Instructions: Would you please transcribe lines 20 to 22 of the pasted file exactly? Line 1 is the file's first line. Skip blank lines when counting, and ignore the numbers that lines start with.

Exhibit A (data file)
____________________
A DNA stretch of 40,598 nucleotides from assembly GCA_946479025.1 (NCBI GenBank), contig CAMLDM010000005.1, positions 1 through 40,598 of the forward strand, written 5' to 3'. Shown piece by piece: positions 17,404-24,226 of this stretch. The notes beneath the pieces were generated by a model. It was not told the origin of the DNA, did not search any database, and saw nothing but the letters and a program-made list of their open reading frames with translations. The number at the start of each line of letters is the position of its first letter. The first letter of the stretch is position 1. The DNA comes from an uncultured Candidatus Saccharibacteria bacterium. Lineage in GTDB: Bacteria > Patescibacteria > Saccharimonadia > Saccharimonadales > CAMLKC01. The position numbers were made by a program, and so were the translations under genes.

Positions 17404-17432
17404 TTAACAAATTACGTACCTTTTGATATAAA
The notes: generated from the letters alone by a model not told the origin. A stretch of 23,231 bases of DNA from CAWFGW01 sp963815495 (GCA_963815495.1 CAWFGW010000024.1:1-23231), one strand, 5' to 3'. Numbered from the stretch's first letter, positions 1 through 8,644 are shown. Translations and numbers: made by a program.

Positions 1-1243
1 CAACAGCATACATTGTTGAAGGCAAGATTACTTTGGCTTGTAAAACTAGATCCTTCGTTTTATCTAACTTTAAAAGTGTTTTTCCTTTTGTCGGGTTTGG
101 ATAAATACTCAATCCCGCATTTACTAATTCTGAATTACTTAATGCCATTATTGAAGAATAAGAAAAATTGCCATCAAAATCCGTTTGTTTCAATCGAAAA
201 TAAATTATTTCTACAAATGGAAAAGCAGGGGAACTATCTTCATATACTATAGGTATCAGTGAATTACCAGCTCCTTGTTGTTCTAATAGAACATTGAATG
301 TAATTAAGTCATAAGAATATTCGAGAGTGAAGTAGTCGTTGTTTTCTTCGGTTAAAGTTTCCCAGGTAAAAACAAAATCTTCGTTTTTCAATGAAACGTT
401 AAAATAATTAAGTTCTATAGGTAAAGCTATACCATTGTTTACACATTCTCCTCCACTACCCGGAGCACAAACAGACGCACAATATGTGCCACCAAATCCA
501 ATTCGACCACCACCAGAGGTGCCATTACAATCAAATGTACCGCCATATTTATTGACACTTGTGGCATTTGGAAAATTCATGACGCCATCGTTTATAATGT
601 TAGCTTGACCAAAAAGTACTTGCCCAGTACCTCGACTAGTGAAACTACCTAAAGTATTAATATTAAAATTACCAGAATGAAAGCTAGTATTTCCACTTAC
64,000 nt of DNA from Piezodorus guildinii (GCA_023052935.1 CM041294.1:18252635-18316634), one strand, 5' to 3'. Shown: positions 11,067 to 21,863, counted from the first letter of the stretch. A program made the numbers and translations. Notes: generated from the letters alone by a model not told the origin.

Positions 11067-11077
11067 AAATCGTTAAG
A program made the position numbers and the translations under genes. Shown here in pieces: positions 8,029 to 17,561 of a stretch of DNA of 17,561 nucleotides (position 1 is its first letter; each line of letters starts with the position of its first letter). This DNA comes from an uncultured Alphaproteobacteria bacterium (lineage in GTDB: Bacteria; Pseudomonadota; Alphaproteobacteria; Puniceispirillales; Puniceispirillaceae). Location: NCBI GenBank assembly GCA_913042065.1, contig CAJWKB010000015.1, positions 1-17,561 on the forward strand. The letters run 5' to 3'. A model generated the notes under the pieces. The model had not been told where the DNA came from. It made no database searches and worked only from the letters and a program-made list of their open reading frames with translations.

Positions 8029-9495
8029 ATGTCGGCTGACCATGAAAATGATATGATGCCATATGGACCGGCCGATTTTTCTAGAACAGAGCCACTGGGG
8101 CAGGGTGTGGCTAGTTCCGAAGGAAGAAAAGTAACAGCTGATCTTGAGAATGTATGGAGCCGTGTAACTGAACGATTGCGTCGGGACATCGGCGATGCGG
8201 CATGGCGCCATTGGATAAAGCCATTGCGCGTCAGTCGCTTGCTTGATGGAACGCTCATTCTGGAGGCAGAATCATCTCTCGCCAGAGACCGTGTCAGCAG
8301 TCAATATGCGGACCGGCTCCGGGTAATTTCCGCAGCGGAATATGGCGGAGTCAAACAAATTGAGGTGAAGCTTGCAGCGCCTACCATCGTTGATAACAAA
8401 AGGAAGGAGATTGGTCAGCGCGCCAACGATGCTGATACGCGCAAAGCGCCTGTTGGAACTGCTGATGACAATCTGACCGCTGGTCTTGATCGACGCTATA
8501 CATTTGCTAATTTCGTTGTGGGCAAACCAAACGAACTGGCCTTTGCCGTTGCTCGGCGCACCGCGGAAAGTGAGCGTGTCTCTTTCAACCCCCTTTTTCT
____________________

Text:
8201 CATGGCGCCATTGGATAAAGCCATTGCGCGTCAGTCGCTTGCTTGATGGAACGCTCATTCTGGAGGCAGAATCATCTCTCGCCAGAGACCGTGTCAGCAG
8301 TCAATATGCGGACCGGCTCCGGGTAATTTCCGCAGCGGAATATGGCGGAGTCAAACAAATTGAGGTGAAGCTTGCAGCGCCTACCATCGTTGATAACAAA
8401 AGGAAGGAGATTGGTCAGCGCGCCAACGATGCTGATACGCGCAAAGCGCCTGTTGGAACTGCTGATGACAATCTGACCGCTGGTCTTGATCGACGCTATA